Councils and housing charities urge reform of ‘exploited’ supported housing schemes

More than 40 leading housing charities, frontline organisations, and local authorities have united in a call to Government to clean up exempt accommodation, an underregulated form of supported housing that has fallen victim to exploitation, corruption and profiteering.

Social justice charity Commonweal Housing and the Local Government Association (LGA) have penned a joint open letter urging the Government to tackle the cases of exploitation of the exempt system and work towards the provision of secure, appropriate, and good quality housing and support for vulnerable adults and young people.

Exempt accommodation is a type of supported housing where landlords that provide “more than minimal care, support or supervision” get significantly higher levels of rent covered by Housing Benefit than under the normal rules.

The loopholes in the system have enabled housing providers to charge upwards of £250 per week, per room, which is funded by the Department for Work and Pensions (DWP). A recent report by the now closed exempt accommodation provider Prospect Housing showed that nearly £1bn of public money was being spent on exempt accommodation.

The open letter has been sent to the Secretaries of State for Levelling Up, Housing and Communities, and for Work and Pensions, and has been signed by leading organisations and national membership bodies.

These include the National Housing Federation, the Chartered Institute for Housing, Crisis, St Mungo’s, Women’s Aid and Housing Justice. Leaders at the five local authorities that have been part of the Government’s exempt accommodation pilot scheme have also signed the letter, as well as Mayors and leaders of councils at the Core Cities, Police Commissioners and local councillors.

There has been significant concern among these organisations and individuals that whilst many providers are trying to do a good job and meet vital housing need, some providers are failing to deliver the necessary quality in provision or services to protect vulnerable people and further steps are needed to root them out.

The exempt accommodation sector provides a home to hundreds of thousands of often high-need individuals, which include among others: domestic abuse survivors, those recovering from alcohol and drug addiction, former rough sleepers, care leavers, and asylum seekers and refugees.

Too many of these people are living in cramped and often dangerous housing without the necessary support that should be expected, and often to which they were promised. Individuals from these groups are often housed together inappropriately, further endangering their recovery and in some instances has led to violent and crime ensuing. This is further marred by a lack of transparency and regulation which has enabled some exploitative providers to profiteer.

The ongoing rise and spread in the number of exempt accommodation schemes across the country has been described by experts as a “gold rush”, as providers and agents seek to capitalise on the loopholes whilst they can.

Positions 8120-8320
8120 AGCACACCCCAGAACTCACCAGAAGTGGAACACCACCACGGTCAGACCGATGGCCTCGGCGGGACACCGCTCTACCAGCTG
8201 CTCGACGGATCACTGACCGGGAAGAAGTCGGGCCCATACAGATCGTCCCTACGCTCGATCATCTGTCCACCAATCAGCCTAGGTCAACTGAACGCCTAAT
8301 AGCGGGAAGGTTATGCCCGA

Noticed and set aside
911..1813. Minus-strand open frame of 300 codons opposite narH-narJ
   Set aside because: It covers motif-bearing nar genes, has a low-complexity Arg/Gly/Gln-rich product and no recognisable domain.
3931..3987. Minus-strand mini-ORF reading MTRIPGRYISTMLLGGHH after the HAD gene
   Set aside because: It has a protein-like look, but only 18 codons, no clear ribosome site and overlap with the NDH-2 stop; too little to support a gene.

Last year, the Levelling Up, Housing and Communities Select Committee launched an inquiry in exempt accommodation following mounting research into the issues surrounding the sector and increasing pressure from leading organisations including Commonweal Housing, which commissioned the groundbreaking report Exempt from Responsibility? with Spring Housing Association and the University of Birmingham in 2019.

In the three years since the report was published, the number of exempt accommodation units nationally has increased significantly, with the number in Birmingham alone doubling from 11,000 to 22,000.

The government has made positive signals of its intentions to reform and regulate the exempt accommodation sector, including the launch of five pilot programmes across Birmingham, Bristol, Blackpool, Blackburn and Hull.

However, the housing sector and local government do not feel the pace of action has met the urgency, and hope that this letter will encourage the government to legislate.

The letter calls on the Government to provide local authorities with sustained funding to support services that meet local needs, ending the injustice of exempt claimants having to pay for the costs of support services that are ineligible for Housing Benefit; and oversee the closure of loopholes that grant the opportunity to exploit the system.

  • It also says the Regulator of Social Housing role must be ramped up more proactively act in this area where Registered Providers are involved, and councils must be empowered to make more decisions regarding their local areas.

Ashley Horsey, Chief Executive at Commonweal Housing, said: “For too long, exempt accommodation has operated below the Government’s radar, slowly creating a quiet crisis. Insufficient regulation has enabled some landlords to financially game the system, often at the expense of the vulnerable individuals that it was designed to support.

“Exempt accommodation needs a top-to-bottom review and Government must enact comprehensive reforms to ensure a safe and sustainable future for the sector. I thank colleagues across the sector and in local government for their support of our message and know that together, we can deliver good quality housing and support services that puts vulnerable people above profits.”